There are several ways of preventing untrusted executable files from being run in some automated manner on Windows.
1) You can encode the file so that is isn't recognised as an executable file; e.g. as base64 or via encryption (don't rely on anything that encrypts in a transparent manner as that is likely to present the file to Windows in a decrypted form).
2) You can store the file in a data store of some kind, preventing Windows from accessing the file directly, and thus preventing it from being run.
3) Set the ACL on the storage root directory appropriately (allow read, enter directories, create, modify, but deny read+execute on files), enforce inheritance and don't allow your application to change the ACLs.
There are probably other options; on Linux, you can mount the filesystem that the files are stored on with
noexec flag, preventing files in that filesystem from being executed. You could run the application in a container (or VM), isolating any effects of malicious programs, etc. (You are, of course, running the application with the fewest permissions possible, aren't you?) You can mark the files as being downloaded from the Internet to prevent them from being run without user intervention.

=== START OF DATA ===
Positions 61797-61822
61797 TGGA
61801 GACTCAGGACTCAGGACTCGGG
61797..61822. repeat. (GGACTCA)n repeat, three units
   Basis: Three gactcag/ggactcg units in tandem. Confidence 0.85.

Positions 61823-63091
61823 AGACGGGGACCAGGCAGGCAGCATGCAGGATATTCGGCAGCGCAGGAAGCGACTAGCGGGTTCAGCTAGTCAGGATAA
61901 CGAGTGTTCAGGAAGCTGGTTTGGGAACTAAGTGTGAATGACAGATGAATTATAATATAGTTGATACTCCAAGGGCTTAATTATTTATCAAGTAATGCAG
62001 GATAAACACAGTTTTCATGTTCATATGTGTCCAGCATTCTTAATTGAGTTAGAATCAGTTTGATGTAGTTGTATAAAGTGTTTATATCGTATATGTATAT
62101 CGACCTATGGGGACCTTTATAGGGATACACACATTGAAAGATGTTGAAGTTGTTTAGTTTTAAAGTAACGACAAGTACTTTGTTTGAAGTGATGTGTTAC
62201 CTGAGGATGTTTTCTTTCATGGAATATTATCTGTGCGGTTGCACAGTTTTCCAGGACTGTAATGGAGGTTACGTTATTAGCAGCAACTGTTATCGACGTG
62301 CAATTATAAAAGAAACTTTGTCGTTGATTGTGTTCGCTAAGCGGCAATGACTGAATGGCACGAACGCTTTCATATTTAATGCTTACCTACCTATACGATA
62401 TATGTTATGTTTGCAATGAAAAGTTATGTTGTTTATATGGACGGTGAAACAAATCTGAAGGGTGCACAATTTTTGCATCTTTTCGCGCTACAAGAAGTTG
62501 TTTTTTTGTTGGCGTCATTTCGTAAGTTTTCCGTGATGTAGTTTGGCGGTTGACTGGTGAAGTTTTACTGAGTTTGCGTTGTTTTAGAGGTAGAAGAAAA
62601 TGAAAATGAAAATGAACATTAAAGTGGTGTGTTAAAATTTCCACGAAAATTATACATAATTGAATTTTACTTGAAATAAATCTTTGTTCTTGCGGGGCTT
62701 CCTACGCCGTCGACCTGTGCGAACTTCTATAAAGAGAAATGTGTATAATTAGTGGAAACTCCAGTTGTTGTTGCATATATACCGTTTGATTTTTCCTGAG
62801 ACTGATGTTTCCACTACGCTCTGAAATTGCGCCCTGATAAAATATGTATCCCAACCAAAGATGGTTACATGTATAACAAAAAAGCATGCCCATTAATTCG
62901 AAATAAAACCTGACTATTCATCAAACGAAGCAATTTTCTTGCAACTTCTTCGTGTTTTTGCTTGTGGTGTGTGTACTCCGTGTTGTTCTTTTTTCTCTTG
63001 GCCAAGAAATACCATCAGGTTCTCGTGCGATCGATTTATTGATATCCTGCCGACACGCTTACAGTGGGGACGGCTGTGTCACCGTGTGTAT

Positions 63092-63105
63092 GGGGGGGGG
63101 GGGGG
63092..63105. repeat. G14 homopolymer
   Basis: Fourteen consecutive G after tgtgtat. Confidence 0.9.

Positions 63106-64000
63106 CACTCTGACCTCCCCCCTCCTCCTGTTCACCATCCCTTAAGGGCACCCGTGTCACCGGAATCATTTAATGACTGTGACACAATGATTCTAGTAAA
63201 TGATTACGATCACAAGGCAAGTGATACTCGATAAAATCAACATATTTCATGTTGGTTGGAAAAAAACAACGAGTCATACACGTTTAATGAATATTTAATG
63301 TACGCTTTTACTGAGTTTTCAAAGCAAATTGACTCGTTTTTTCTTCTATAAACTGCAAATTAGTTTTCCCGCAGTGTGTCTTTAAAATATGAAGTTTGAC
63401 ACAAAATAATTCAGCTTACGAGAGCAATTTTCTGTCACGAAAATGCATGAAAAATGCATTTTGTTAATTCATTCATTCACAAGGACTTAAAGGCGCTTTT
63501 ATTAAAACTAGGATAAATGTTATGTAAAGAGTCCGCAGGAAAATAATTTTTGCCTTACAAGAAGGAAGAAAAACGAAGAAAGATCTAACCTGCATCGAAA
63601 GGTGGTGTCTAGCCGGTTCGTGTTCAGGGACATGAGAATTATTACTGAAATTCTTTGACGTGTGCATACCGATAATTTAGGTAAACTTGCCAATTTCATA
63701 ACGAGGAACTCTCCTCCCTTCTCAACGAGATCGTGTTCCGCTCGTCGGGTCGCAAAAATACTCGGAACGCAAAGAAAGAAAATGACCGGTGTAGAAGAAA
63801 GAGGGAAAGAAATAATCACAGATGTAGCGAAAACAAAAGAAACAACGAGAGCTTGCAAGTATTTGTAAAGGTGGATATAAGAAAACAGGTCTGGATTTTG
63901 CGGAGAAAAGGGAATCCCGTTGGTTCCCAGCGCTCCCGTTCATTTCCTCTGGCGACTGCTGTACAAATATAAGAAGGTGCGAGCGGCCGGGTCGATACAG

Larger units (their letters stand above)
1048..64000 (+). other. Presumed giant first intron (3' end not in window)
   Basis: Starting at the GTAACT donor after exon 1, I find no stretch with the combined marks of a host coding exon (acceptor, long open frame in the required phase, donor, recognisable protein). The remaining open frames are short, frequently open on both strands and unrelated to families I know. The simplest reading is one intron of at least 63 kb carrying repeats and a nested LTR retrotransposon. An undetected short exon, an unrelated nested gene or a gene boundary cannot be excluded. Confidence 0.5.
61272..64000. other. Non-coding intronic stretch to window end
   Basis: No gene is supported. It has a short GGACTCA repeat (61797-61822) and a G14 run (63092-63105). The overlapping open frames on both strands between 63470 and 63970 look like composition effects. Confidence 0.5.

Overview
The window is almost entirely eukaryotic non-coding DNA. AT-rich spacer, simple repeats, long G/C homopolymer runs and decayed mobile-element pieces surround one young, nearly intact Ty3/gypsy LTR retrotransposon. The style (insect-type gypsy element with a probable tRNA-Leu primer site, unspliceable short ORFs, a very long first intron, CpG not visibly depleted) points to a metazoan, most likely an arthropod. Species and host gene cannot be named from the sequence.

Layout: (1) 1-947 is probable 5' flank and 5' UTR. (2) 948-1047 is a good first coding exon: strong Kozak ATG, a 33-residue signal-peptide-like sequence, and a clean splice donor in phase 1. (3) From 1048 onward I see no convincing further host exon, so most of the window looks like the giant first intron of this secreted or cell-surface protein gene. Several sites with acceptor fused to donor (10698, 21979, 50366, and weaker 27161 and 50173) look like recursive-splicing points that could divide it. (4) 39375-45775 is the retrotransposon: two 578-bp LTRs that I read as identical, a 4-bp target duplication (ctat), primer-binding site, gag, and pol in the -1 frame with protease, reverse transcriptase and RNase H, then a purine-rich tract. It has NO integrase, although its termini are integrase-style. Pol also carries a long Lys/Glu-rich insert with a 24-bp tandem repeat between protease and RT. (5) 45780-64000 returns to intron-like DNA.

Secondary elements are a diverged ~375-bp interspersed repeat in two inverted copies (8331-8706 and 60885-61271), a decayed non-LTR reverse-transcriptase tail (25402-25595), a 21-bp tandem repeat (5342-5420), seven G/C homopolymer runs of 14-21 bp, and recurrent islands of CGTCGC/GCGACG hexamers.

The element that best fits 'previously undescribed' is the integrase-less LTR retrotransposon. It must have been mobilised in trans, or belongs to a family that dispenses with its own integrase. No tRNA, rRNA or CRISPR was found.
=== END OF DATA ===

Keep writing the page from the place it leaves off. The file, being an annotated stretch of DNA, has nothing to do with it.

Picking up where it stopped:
Of course, everything relies on your server not being compromised in some other manner that allows your protection mechanism to be bypassed. Option 1 is probably the safest, but requires the most CPU to implement as you're doing encoding/decoding on the fly. Option 2 depends on your data store (e.g. database). Option 3 is probably the fastest (and pretty safe) and least resource-hungry of the lot, but relies on you getting the ACL correct and can be bypassed by copying the file out into another filesystem to run.